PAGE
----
The microprocessor 60 then displays the "C00 lbs." logo 37 (FIG. 5) on the display 32 (FIGS. 1 and 2) (block 164). The operator in response to the display of the logo "C00 lbs" will remove the twenty pound weight from the scale (block 166) after which the microprocessor 60 reads the output of the A/D converter 56 (block 168) and compares (block 170) that reading with the digital reading set up in the switches 130 of the switch banks 66c and 66d (FIG. 2) representing the scale output for a zero weight condition. The microprocessor 60 checks to see if the corresponding weight output of the A/D converter is within a limit of plus or minus 1.15 lbs. of the representative weight value set up in the switches in the switch banks 66c and 66d (block 172).
If the reading of the A/D converter 56 is not within the stated limit, the microprocessor returns over path 174 and again displays the "C00 lbs." logo 37 (block 164) and repeats the reading sequence (blocks 166-170) until a reading is obtained which is within the limit. The microprocessor then sets the counter register 116 (FIG. 6) to zero (block 176), reads the output of the A/D converter 56 (block 178) (FIG. 9D) and adds that reading to the register 118 (block 180). The microprocessor checks to see if the output of the counter register 116 is equal to eight (block 182). If not, the microprocessor will, over path 184, repeat the reading of the A/D converter (block 178) until the output count of register 116 is equal to eight. At that time the microprocessor will divide the data stored in the register 118 by eight (block 186) and store the quotient in register 118 (block 188).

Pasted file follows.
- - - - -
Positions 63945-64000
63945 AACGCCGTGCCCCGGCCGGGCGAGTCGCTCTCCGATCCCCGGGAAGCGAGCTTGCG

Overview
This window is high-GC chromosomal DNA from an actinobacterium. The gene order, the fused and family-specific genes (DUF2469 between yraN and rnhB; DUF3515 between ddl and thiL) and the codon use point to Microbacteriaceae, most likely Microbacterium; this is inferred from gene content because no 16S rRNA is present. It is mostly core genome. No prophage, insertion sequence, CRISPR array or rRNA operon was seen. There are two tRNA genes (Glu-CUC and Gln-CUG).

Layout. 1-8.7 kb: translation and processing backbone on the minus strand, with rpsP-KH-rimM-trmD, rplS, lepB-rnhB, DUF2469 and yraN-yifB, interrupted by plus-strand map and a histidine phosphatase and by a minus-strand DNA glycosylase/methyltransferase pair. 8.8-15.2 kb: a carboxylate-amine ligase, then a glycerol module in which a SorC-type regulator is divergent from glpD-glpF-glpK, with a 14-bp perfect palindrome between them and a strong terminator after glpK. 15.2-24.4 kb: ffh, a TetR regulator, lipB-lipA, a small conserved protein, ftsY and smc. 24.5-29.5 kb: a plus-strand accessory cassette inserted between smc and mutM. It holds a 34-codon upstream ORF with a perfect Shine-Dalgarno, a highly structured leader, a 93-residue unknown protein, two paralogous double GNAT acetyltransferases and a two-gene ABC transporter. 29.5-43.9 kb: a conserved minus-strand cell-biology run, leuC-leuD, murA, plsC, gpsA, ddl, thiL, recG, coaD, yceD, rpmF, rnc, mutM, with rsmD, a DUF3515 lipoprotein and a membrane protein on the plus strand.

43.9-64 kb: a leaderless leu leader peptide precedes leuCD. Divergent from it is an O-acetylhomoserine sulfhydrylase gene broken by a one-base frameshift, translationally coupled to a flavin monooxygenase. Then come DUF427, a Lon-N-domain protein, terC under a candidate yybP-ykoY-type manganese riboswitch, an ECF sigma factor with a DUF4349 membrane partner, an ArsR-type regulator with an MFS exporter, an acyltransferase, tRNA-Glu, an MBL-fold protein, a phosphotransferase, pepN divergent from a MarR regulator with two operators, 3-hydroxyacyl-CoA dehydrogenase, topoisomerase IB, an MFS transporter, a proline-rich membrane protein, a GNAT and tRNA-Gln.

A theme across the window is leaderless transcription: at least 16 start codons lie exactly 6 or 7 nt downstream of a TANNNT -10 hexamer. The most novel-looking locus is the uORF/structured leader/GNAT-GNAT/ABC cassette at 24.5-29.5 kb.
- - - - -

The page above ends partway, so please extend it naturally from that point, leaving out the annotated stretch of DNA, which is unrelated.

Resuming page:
The microprocessor 60 then compares the readings stored in register 118 and register 122 (block 190) representing zero pound readings. If the readings are not within the limit of plus or minus 0.01 pounds of each other, the microprocessor will return over circled "1" symbol 192 and again transfer the value stored in register 118 to the register 122 (block 140). The microprocessor then repeats the steps for generating readings corresponding to the placing of a twenty pound weight and zero pound weights on the scale until the corresponding zero pound weight reading stored in register 118 is within plus or minus 0.01 lbs. of the zero pound reading stored in the register 122. When this occurs, the microprocessor compares the twenty pound reading stored in register 120 with the twenty pound reading stored in register 124 (block 194) (FIG. 9E).